The two South African sisters, Yumna Desai and Huda Mohammad, have reported Saudi Arabia to the United Nations (UN) for arresting them without a charge that was presided over by a judiciary, and the inhumane conditions of their prison system.
Desai and Mohammad moved to the Arab nation to pursue careers in their respective fields. Desai was a lecturer at the University of Ha’il, and Mohammad was married to a Saudi national.
Why were the South African sisters arrested?
The two sisters testified at the UN Human Rights’ Council in Geneva, Switzerland, where they submitted a formal complaint against Saudi Arabia.
According to Desai, the siblings were placed under arrest and sent to Dhaban prison, in Jeddah in 2015, seemingly out of the blue.
“We were never given an explanation as to why we were arrested,” she said.
Desai spent a year and a half in solitary confinement before she was formally charged with a crime — “unspecified cyber crimes”.
Her sister, Mohammad, was arrested for one year without ever being told of the crimes she was charged with.
Saudi Arabia laws against women
Saudi Arabia is one of the fewest nations that still practices oppressive laws against women. In almost every instance, a woman has to get the permission of a guardian or a spouse to do basic things like going outside or obtaining a passport.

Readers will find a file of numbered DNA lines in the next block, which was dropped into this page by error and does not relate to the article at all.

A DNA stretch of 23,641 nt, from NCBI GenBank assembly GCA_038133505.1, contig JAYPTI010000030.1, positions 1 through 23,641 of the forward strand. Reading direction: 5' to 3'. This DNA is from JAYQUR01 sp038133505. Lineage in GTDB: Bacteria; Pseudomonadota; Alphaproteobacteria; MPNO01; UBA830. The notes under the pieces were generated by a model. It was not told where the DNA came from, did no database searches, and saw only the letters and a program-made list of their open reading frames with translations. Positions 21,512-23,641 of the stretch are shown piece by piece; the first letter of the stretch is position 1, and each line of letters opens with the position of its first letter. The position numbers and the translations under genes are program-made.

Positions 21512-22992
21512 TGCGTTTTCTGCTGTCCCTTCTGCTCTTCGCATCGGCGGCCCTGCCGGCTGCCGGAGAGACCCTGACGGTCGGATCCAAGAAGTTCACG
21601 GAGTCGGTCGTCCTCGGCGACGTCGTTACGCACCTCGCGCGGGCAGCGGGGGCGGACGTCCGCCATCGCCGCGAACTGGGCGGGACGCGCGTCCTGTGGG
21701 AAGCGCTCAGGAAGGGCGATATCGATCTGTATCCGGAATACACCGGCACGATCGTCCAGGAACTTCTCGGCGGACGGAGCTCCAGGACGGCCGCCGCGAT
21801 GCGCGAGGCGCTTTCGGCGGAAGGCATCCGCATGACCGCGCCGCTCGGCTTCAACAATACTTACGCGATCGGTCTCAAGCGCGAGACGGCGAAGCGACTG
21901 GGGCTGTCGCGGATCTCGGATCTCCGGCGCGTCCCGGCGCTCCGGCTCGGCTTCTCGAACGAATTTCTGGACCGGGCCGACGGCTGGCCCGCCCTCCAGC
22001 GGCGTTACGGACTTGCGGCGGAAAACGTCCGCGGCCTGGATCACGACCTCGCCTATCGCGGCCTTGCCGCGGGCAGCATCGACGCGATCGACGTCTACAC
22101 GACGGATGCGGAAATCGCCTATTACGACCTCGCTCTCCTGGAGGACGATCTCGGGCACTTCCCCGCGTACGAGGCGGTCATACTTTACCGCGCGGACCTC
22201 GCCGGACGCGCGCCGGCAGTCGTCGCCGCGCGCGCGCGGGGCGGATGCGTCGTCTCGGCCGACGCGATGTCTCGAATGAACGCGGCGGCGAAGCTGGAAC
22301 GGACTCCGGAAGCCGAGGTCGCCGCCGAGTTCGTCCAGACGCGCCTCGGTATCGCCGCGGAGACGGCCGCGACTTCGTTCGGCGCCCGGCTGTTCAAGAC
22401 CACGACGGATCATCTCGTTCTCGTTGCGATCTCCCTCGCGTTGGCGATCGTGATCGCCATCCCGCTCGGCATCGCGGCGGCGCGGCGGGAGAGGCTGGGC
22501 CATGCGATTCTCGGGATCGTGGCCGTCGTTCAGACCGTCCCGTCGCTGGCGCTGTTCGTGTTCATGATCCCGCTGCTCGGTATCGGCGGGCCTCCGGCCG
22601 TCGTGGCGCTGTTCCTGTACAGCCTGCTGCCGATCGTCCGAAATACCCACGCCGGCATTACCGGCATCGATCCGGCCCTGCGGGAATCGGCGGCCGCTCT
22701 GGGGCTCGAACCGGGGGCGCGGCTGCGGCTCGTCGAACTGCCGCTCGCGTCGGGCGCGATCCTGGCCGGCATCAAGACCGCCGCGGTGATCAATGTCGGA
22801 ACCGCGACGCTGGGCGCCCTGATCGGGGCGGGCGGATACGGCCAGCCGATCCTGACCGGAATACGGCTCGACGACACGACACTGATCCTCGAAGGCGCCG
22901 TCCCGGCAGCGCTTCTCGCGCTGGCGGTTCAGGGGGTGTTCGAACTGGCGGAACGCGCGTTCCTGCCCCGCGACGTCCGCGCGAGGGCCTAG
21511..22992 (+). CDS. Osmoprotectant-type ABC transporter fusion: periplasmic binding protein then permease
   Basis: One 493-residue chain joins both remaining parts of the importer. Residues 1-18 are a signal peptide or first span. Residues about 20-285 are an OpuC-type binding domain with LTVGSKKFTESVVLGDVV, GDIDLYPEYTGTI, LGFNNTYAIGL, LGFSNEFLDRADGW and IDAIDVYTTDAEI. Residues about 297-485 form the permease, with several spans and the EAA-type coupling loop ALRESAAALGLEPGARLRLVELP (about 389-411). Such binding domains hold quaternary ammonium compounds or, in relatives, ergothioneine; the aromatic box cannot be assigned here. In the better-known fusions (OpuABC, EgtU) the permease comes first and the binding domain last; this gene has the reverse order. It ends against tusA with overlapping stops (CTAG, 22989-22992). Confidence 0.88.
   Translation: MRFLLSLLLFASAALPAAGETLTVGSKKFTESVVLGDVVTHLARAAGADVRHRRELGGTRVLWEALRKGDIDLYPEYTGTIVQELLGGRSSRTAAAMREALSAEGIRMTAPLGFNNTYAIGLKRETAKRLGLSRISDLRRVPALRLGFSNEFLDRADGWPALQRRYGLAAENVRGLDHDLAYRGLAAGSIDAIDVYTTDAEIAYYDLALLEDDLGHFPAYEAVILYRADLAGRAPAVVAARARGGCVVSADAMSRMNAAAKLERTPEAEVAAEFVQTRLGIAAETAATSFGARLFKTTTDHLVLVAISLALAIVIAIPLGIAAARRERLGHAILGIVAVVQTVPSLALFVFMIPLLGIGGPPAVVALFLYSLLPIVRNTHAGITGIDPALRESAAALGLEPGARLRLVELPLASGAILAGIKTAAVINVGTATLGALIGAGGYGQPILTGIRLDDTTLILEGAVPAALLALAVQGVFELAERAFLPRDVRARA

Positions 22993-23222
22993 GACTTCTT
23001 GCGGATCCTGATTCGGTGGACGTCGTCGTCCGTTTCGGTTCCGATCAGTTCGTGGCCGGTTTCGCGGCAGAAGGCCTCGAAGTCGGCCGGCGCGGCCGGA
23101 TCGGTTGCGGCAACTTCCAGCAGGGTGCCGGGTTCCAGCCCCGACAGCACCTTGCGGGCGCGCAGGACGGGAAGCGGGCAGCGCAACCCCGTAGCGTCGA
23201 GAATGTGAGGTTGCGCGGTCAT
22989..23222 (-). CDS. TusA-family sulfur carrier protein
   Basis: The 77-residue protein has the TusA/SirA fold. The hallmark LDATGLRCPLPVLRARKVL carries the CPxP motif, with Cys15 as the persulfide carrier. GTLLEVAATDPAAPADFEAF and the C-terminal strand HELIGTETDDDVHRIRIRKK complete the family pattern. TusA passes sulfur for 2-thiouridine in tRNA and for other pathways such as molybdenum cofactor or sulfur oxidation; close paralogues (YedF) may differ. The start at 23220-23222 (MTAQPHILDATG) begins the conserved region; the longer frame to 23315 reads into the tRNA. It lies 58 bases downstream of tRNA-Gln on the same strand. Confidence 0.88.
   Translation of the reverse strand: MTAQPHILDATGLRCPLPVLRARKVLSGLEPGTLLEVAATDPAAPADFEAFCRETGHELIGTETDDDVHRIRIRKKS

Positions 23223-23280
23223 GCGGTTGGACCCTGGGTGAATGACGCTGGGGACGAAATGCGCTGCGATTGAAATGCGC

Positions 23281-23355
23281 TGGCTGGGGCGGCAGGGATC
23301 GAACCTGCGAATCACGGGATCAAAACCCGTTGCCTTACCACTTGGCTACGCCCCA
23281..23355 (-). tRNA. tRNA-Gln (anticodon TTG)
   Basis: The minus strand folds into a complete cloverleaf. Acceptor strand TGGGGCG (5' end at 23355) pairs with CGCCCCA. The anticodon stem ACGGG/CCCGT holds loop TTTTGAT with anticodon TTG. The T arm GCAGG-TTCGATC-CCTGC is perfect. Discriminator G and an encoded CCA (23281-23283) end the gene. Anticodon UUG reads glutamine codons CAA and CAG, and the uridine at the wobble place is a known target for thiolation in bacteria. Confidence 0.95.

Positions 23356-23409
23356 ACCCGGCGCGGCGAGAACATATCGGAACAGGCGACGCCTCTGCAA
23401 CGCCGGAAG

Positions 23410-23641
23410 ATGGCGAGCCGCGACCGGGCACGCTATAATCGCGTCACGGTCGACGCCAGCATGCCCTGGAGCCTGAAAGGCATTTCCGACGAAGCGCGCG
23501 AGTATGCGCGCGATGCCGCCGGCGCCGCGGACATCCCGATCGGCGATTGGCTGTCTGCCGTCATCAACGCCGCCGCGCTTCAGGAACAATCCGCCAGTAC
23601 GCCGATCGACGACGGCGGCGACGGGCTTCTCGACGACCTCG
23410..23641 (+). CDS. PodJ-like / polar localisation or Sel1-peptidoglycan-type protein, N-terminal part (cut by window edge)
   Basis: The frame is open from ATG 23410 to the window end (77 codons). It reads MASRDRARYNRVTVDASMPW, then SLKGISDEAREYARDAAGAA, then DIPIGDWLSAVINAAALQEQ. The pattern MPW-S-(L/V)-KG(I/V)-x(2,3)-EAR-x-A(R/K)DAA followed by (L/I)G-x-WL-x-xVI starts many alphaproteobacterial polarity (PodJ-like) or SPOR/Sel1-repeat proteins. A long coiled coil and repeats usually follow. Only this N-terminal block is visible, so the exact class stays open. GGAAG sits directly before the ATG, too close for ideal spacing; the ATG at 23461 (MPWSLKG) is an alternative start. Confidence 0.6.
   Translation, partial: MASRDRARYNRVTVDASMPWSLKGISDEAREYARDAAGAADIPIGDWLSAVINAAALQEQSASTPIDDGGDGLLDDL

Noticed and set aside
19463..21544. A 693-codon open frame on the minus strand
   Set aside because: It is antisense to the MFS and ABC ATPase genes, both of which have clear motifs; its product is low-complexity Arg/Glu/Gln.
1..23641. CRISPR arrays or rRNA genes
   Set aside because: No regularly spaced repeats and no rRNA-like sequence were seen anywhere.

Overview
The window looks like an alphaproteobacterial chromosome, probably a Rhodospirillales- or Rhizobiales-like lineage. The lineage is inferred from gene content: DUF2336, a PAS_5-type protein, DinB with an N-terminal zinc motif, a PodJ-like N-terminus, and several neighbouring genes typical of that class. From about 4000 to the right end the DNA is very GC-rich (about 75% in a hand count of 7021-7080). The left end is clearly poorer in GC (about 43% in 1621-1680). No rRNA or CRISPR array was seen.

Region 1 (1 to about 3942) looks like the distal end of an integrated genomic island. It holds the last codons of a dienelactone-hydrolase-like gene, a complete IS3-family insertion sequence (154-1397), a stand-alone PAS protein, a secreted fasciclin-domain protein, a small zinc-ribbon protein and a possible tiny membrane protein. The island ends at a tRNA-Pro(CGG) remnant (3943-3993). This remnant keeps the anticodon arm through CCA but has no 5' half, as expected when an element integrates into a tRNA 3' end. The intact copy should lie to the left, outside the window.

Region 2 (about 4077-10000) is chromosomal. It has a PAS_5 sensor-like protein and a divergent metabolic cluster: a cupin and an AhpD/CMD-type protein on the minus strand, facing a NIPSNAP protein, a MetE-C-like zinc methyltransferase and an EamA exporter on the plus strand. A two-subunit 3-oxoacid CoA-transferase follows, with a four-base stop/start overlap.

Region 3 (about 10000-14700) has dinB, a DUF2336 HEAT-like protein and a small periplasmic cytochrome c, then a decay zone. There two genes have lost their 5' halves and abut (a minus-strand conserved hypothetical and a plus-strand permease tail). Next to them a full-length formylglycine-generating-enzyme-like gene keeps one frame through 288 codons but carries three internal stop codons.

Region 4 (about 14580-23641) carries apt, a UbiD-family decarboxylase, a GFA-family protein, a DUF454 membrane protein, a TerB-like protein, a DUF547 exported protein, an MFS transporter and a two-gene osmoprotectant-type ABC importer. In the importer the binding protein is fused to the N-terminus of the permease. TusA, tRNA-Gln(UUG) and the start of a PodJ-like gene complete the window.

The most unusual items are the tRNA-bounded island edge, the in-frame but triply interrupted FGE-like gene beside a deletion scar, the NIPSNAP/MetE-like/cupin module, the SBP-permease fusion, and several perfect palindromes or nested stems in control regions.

The male guardianship system prohibits women in the Arab nation from… being human. Since the laws are set up to oppress them, Saudi women face systematic oppression and are left exposed to domestic violence and restricted movement.
It was only in 2018 that women were granted access to driving. Human rights organisations across the world have voiced out their disapproval of the laws in Saudi Arabia, yet little has been done about it.
Where are the sisters now?
After being incarcerated for three years, Desai was finally released. She was able to reconnect with Mohammad and two of her brothers who, at some point, were also arrested as an intimidation tactic to scare the women.
“I stand here today to give a voice to the voiceless, those detainees who have been physically and psychologically tortured, sitting there for years without trial, denied visits, phone calls, medical aid.
“Today we have submitted an official complaint on Saudi treatment to the UN Working Group on Arbitrary Detention.” Desai told the council.
The women, with their two brothers, have since left Saudi Arabia and returned to South Africa where they currently enjoy freedoms most women in the Arab nation can only dream about.